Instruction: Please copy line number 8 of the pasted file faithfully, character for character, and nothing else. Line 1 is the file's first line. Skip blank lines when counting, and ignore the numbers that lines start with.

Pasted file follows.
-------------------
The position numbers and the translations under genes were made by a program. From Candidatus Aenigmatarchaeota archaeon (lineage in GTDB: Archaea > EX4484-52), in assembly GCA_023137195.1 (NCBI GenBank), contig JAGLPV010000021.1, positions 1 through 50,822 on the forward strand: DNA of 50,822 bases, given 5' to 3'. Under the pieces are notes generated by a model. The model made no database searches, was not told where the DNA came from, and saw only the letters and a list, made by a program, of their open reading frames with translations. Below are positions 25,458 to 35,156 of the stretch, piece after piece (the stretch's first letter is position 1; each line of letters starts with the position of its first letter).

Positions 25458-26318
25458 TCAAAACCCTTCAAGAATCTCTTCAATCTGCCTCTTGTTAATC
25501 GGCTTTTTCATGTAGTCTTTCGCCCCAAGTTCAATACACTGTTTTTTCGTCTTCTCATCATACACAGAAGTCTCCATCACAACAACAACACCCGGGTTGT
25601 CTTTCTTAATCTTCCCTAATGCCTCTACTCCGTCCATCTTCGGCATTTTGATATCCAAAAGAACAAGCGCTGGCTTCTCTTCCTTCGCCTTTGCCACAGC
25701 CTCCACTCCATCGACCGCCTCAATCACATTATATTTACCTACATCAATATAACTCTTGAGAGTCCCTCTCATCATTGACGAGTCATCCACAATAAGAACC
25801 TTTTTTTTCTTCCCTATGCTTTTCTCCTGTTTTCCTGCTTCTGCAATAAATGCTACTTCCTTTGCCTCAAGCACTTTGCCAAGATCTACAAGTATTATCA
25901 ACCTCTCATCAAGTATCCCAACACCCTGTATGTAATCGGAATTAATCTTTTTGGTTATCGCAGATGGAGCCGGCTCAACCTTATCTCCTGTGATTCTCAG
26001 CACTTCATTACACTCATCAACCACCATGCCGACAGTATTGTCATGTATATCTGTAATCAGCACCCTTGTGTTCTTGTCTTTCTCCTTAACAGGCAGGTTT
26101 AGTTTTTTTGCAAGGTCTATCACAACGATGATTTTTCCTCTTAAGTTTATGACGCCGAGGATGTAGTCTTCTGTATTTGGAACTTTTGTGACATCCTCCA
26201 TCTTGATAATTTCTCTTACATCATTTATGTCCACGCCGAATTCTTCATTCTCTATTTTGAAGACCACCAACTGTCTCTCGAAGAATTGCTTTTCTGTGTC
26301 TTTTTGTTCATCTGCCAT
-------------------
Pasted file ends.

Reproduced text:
25901 ACCTCTCATCAAGTATCCCAACACCCTGTATGTAATCGGAATTAATCTTTTTGGTTATCGCAGATGGAGCCGGCTCAACCTTATCTCCTGTGATTCTCAG